Netflix Latest to Suspend Service to Russian Users

Netflix became the latest company to suspend service in Russia during the country's invasion of Ukraine. The streaming service will no longer be available in Russia and postponed all Russian productions. TikTok also suspended live streaming after Russian President Vladimir Putin began cracking down on independent media outlets in the country.

"Given the circumstances on the ground, we have decided to suspend our service in Russia," a Netflix spokesperson told Variety Sunday. Last week, Netflix refused to carry 20 Russian free-to-air propaganda channels it is forced to in order to operate there. Four Netflix productions were also halted, including a crime thriller directed by Dasha Zhuk. Netflix has also not scheduled the release of Anna K., a contemporary retelling of Leo Tolstoy's Anna Karenina that has already been filmed.

While Netflix already has a strong foothold in countries around the world, its presence in Russia was already limited. It launched there in 2016, but it has only about 1 million subscribers. Netflix had a deal with Russia's National Media Group to operate there.

In another move to show support for Ukraine, Netflix made the 2015 documentary Winter on Fire: Ukraine's Fight for Freedom available for free. The film centers on the protests that erupted after then-President Viktor Yanukovych refused to sign an agreement with the European Union and strengthened ties with Putin. Yanukovych fled Ukraine in February 2014 and was ousted from power. This increased tensions between Ukraine and Russia, leading to Russia's annexing of the Crimean Peninsula. Winter on Fire was nominated for the Best Documentary Feature Oscar.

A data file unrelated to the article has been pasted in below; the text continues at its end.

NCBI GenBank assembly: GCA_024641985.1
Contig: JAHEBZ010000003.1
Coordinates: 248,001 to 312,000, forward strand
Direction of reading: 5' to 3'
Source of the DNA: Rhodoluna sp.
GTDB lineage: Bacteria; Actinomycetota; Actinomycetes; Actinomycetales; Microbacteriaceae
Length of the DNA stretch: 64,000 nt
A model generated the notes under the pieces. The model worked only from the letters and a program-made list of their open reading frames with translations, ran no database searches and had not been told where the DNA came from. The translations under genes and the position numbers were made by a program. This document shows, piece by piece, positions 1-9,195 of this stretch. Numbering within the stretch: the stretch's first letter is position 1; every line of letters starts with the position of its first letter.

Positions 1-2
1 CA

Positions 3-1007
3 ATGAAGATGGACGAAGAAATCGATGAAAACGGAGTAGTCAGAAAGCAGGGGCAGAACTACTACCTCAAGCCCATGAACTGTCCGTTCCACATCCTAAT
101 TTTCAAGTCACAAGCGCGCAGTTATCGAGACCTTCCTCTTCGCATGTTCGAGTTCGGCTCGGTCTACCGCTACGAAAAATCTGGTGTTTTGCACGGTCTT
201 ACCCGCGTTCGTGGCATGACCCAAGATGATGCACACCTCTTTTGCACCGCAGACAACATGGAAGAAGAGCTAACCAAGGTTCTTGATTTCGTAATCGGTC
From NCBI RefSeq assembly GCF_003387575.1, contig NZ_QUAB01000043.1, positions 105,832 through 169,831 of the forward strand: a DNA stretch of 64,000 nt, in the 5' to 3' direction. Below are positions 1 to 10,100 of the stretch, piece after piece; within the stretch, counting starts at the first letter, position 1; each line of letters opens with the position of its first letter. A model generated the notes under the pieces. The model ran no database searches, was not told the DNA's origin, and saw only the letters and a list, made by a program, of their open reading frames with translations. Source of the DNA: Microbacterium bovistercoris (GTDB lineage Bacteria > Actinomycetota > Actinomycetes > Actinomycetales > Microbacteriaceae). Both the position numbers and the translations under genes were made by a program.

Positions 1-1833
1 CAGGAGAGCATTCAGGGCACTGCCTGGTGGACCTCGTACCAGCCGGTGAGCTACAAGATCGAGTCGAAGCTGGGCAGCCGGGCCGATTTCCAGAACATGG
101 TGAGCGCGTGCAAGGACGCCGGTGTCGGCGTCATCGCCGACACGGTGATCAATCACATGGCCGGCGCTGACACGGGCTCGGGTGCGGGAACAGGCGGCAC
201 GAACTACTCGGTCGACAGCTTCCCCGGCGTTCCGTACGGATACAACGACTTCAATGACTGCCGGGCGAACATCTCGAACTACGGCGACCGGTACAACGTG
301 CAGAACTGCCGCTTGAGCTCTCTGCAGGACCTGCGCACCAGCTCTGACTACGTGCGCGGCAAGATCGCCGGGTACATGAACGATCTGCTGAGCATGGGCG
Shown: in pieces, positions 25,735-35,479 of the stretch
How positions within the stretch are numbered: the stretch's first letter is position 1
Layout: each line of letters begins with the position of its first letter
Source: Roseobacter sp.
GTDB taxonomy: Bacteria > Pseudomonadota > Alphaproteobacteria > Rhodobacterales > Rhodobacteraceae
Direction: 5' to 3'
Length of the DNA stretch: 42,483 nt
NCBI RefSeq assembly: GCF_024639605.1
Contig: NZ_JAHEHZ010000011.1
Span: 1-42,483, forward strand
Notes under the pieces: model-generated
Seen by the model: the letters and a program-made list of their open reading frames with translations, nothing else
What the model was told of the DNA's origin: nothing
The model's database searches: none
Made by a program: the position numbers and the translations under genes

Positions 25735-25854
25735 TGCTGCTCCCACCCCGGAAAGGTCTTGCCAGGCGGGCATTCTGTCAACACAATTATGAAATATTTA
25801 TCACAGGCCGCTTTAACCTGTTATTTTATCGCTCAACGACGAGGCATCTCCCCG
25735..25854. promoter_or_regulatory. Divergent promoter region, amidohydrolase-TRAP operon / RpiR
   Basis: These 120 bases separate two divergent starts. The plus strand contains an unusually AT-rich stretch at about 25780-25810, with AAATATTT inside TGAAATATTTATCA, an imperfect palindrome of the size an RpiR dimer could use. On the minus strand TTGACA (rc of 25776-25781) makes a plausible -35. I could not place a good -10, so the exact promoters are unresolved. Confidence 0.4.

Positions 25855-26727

Many other international companies have cut ties with or service in Russia since the country began its invasion of Ukraine on Feb. 24. On Sunday, TikTok suspended most of its service to protest Russia's "fake news law," which the government used to block Facebook and Twitter. It also criminalized the spread of any news Moscow decides is "fake," reports the Associated Press.


"In light of Russia's new 'fake news' law, we have no choice but to suspend live streaming and new content to our video service while we review the safety implications of this law," TikTok said Sunday. "Our in-app messaging service will not be affected." TikTok spokesperson Hilary McQuaide added that the social media network is only available in view mode for Russians.

Visa, MasterCard, and American Express have also suspended service in Russia. "Our colleagues, our customers, and our partners have been affected in ways that most of us could not imagine," Mastercard said in a statement. "This decision flows from our recent action to block multiple financial institutions from the Mastercard payment network, as required by regulators globally."